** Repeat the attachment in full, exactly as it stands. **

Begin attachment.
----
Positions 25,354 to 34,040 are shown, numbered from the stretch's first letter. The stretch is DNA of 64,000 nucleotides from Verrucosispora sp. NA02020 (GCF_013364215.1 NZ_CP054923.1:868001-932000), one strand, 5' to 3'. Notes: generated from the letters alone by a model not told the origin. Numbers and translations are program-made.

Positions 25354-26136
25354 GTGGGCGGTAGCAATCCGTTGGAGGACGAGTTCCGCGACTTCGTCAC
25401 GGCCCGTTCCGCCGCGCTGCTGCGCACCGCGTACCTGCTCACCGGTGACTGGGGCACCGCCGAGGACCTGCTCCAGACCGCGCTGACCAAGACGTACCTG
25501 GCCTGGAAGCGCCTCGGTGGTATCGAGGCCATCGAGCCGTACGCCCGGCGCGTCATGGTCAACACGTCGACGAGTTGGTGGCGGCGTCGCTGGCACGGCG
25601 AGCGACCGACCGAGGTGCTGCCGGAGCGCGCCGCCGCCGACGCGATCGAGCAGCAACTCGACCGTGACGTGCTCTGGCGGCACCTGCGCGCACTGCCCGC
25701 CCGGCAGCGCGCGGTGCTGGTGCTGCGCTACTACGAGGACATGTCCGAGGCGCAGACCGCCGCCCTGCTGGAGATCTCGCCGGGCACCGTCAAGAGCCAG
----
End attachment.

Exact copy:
Positions 25,354 to 34,040 are shown, numbered from the stretch's first letter. The stretch is DNA of 64,000 nucleotides from Verrucosispora sp. NA02020 (GCF_013364215.1 NZ_CP054923.1:868001-932000), one strand, 5' to 3'. Notes: generated from the letters alone by a model not told the origin. Numbers and translations are program-made.

Positions 25354-26136
25354 GTGGGCGGTAGCAATCCGTTGGAGGACGAGTTCCGCGACTTCGTCAC
25401 GGCCCGTTCCGCCGCGCTGCTGCGCACCGCGTACCTGCTCACCGGTGACTGGGGCACCGCCGAGGACCTGCTCCAGACCGCGCTGACCAAGACGTACCTG
25501 GCCTGGAAGCGCCTCGGTGGTATCGAGGCCATCGAGCCGTACGCCCGGCGCGTCATGGTCAACACGTCGACGAGTTGGTGGCGGCGTCGCTGGCACGGCG
25601 AGCGACCGACCGAGGTGCTGCCGGAGCGCGCCGCCGCCGACGCGATCGAGCAGCAACTCGACCGTGACGTGCTCTGGCGGCACCTGCGCGCACTGCCCGC
25701 CCGGCAGCGCGCGGTGCTGGTGCTGCGCTACTACGAGGACATGTCCGAGGCGCAGACCGCCGCCCTGCTGGAGATCTCGCCGGGCACCGTCAAGAGCCAG